Cauvery water dispute: Farmers and activists of Mandya protest against SC directive

Protests by the farmers and pro-Kannada outfit activists escalated in various parts of Karnataka on Tuesday after the Supreme Court directed the state government to release Cauvery water for Tamil Nadu. Chief Minister Siddaramaiah will be convening a meeting of legislature leaders and MPs, later in the day, in Bengaluru to discuss the issue.

As protesters hit the streets agitating against the apex court directive to release 15,000 cusecs of water per day for the next 10 days to the neighbouring state, the Cauvery Hitarakshana Samithi (Cauvery protection committee) called for a bandh on Tuesday in Mandya, the hotbed of Cauvery politics.

"We have decided to call for Mandya bandh on Tuesday to protest against the court direction to release Cauvery water to Tamil Nadu when there is hardly any water left on our side of the river," Samithi President and former MP G Made Gowda told reporters at Mandya, some 100 km from Bengaluru.

Karnataka has been experiencing bad monsoon since the last three years. The state government refused to release water for Tamil Nadu citing water scarcity faced by the farmers. Mandya has been termed as the hotbed of Cauvery politics as about half of the agricultural land in the district receives water from the Krishna Raja Sagara (KRS) dam which is built across the Cauvery. Bad monsoons and depleting water levels of the river have only added to the woes of the farmers as half of the land in Mandya is also dependent on South-West monsoons.

Gowda had also urged the government to file a review petition in the apex court. He said he has spoken to state Water Resources Minister MB Patil over the phone and urged him to safeguard the interest of the Karnataka farmers.

The farmers' leader also warned the government that it would face a strong agitation if the water was released for Tamil Nadu.

A CNN-News18 report quoted Patil as saying that there are only two dams that are at present full in the state. "It has been a bad monsoon this year. We have asked farmers to take up crops which consume less water and not to grow water intensive crops like paddy and sugarcane," he said.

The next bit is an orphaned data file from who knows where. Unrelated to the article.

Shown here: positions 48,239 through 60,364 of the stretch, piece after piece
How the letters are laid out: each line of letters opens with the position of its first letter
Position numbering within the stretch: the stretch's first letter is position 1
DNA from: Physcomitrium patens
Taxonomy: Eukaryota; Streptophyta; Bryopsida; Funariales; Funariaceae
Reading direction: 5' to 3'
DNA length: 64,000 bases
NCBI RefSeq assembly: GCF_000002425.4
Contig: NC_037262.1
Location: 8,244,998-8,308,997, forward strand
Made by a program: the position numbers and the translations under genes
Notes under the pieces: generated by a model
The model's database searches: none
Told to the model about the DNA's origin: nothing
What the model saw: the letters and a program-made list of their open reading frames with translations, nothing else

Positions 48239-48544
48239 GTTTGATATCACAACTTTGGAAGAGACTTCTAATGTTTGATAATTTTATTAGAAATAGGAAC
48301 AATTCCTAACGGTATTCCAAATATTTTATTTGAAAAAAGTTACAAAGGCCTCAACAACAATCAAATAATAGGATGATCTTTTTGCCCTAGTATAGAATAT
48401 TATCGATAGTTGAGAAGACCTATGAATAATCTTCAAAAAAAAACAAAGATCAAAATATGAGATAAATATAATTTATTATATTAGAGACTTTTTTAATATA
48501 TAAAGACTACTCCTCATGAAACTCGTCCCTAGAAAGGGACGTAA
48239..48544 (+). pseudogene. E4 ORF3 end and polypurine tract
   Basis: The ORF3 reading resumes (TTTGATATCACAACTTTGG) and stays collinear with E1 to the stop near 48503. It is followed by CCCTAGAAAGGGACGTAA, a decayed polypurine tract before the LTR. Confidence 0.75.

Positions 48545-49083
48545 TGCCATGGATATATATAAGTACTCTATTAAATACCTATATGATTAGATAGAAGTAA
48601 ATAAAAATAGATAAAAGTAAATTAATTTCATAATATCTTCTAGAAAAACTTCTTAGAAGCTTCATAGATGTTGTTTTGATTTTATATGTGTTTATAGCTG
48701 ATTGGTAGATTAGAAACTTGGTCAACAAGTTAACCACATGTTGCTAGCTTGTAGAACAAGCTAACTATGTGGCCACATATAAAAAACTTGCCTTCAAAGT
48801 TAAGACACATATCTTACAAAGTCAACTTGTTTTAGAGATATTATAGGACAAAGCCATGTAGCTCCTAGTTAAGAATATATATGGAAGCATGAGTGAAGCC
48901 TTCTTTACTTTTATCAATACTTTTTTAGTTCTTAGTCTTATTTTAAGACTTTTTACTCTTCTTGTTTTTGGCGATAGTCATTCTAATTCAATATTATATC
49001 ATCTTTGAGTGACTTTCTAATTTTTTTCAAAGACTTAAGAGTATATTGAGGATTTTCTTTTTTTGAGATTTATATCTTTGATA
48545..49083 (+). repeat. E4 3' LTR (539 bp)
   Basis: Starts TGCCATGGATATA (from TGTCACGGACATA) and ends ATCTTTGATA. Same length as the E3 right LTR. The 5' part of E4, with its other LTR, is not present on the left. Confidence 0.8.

Protests broke out in other parts of the state including Chamrajnagar, Mysuru and Hubli with farmers and pro-Kannada activists demonstrating against the Supreme Court order and urging the Siddaramaiah government to protect interests of Karnataka farmers.

Police said effigies and posters of Tamil Nadu Chief Minister J Jayalalithaa were burnt in some places of the district.

A group of farmers tried to enter the KRS Reservoir in Mysuru, however, the police managed to stop them. According to The Hindu, the deputy commissioner of Mandya has banned entry of tourists to the KRS reservoir and the historical Brindavan Gardens in its downstream from Tuesday to Friday.

'Karnataka Okkuta', led by Vatal Nagaraj, called for a 'Karnataka bandh' on 9 September.

"There is no water in Bengaluru, Mysuru, Mandya and Chamrajnagar, and that is the truth. We have called for Karnataka bandh on 9 September to protest against the injustice meted out to farmers here," Nagaraj told reporters.

The protests have escalated to such a level that vehicles proceeding to Mysore from neighbouring Nilgiris district have been stopped near the border as a precautionary measure, the police said.

Representational image. AFP

Representational image. AFP

On 2 September, the Supreme Court had made an emotional appeal to Karnataka saying 'live and let live', after Tamil Nadu brought to the notice of the court that the chief minister of the neighbouring state has said that not a drop of water will be released to it.

In a recent plea, Tamil Nadu had sought a direction to Karnataka to release 50.52 thousand million cubic (tmc) feet of Cauvery water to save 40,000 acres of samba crops this season.

In reply, Karnataka had said it has a deficit of about 80 tmc feet in its four reservoirs.

The history

Karnataka’s contention, as Firstpost writer Srinivasa Prasad says, is that Tamil Nadu had resorted to “prior-appropriation” of Cauvery water and that the British made it possible by favouring the Madras Presidency against Mysore, which was then ruled by a king.

In 1881, Mysore (Mysuru) wanted to build a dam across the Cauvery, and Madras (Chennai) had objected to it, Prasad writes. The British arbitrated and an agreement was initiated in 1892, followed by another in 1924. However, due to the prolonged dispute, Cauvery Water Disputes Tribunal was formed in 1991, which after 17 years of fierce deliberations came up with an award in 2007.

The tribunal allocated 270 tmc feet of water to Karnataka, 419 to Tamil Nadu stating that Karnataka should release 192 tmc feet of water to Tamil Nadu in every “water year” (from June to May). Futhermore, the tribunal said that during bad monsoon, the states must share the “distress” in the proportion of their normal allocations. This issue, however, remained contentious, Prasad writes, as there has been an absence of an effective mechanism to ensure a proportionate sharing of the “distress”.

With inputs from PTI

Updated Date: Sep 06, 2016 14:00 PM

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